It is, however, with the views of Lamarck that Dr. Packard is most engaged; and, as an American, he appropriately defends the estimation of many of his scientific countrymen, who hold the French philosopher as even greater than Darwin. We learn that it was Lamarck who proposed the word "Biology," which first appears in the preface to his 'Hydrogéologie,' published in 1802. His definition of species has the true evolutionary ring: "Species, then, have only a relative stability, and are invariable only temporarily." As we read his views, one cardinal axiom seems always prominent: "It is not the organs—that is to say, the nature and form of the parts of the body of an animal—which have given rise to its habits and its special faculties; but it is, on the contrary, its habits, its manner of life, and the circumstances in which are placed the individuals from which it originates, which have, with time, brought about the form of its body, the number and condition of its organs, finally, the faculties which it enjoys." This, to very many, will probably prove a hard saying, but it is one which must be mastered with the context of Lamarck's other views, before assent or dissent can with scientific propriety be asserted.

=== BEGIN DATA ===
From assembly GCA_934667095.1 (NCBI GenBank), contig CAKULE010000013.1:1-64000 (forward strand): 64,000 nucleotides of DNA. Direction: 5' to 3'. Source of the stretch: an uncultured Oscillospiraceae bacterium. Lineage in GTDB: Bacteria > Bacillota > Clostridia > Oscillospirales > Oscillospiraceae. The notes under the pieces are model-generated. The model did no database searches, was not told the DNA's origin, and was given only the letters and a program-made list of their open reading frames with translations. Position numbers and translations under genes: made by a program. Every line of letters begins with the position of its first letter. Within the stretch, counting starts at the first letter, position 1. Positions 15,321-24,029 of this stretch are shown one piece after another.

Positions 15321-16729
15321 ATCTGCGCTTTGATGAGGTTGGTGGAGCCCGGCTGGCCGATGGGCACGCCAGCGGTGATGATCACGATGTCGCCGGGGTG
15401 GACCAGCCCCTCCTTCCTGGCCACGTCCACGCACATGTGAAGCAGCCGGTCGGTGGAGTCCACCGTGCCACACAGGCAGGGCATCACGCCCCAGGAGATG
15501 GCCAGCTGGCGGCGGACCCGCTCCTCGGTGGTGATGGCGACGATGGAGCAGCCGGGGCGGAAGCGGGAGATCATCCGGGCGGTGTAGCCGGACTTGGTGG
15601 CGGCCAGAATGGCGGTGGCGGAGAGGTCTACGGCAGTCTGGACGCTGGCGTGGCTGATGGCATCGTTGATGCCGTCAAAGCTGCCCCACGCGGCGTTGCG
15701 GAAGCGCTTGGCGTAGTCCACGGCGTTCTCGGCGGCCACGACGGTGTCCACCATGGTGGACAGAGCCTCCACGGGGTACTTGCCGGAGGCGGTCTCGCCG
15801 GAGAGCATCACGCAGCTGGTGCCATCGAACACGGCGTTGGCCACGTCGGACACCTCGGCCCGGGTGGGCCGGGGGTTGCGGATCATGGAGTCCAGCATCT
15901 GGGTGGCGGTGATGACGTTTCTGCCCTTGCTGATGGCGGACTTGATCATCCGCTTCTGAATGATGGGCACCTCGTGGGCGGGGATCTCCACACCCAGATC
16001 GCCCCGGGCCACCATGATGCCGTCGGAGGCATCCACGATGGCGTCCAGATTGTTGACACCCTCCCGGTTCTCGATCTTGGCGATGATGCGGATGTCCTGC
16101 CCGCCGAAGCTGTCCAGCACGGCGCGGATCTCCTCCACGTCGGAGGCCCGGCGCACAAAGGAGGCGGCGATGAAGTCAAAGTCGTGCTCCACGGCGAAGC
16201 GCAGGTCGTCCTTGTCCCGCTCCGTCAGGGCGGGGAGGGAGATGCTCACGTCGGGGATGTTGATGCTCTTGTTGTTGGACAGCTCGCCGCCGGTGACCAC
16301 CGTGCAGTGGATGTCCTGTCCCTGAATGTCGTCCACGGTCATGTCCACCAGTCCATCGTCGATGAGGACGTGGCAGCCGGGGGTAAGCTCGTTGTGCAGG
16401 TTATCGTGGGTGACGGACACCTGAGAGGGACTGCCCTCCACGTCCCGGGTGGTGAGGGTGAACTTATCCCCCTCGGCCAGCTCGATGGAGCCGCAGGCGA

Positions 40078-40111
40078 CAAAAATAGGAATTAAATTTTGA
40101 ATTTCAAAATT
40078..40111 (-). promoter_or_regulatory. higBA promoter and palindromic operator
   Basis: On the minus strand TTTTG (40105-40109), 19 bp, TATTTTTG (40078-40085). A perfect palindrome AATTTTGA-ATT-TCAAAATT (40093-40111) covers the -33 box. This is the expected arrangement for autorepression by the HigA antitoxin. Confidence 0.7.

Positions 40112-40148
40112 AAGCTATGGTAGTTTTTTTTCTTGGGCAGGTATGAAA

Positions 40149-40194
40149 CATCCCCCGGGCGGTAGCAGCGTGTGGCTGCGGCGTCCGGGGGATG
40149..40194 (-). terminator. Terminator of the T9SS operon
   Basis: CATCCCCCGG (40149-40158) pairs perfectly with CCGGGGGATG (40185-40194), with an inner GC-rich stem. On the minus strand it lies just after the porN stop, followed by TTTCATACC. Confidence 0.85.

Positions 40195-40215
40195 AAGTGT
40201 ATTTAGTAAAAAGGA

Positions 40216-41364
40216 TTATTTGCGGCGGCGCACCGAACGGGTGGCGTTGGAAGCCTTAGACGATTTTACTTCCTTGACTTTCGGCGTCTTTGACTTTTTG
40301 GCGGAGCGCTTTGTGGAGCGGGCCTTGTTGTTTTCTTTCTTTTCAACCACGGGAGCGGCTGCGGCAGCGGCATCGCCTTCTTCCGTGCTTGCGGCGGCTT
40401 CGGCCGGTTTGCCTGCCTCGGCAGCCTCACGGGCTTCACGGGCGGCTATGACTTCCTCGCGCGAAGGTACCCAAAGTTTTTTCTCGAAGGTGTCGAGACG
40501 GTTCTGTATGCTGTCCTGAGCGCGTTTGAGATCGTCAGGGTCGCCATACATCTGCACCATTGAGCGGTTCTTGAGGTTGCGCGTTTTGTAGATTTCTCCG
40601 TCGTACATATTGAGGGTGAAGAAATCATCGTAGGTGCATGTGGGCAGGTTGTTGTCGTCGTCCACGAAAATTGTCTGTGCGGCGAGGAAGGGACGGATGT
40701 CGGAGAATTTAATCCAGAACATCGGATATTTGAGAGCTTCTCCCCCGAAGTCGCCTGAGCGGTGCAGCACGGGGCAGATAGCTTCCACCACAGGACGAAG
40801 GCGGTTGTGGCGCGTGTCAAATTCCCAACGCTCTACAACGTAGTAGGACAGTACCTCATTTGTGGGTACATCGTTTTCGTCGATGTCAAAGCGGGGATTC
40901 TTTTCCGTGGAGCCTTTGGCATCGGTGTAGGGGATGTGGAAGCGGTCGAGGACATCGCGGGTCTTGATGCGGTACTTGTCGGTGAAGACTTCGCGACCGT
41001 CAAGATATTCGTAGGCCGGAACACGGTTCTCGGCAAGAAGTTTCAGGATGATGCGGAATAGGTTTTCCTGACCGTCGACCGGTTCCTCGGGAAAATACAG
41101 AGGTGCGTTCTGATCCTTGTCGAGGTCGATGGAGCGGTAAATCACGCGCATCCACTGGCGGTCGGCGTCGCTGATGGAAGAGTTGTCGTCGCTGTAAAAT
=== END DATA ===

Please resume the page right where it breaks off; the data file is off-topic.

Lamarck was at least a natural philosopher far before his time, with the accidents of wealth, leisure, and powerful support absent from his career, which was pursued among many carping cares—an evolutionary Milton, with the last ten years of his life passed in darkness. Dr. Packard has now written the book which was wanted, and will for long remain the only biography of Lamarck, and the best defence of Lamarckism. We will conclude with the words of the author: "We are all of us evolutionists, though we may differ as to the nature of the efficient causes." And may we not add that Lamarck preceded Darwin, as Erasmus did Luther?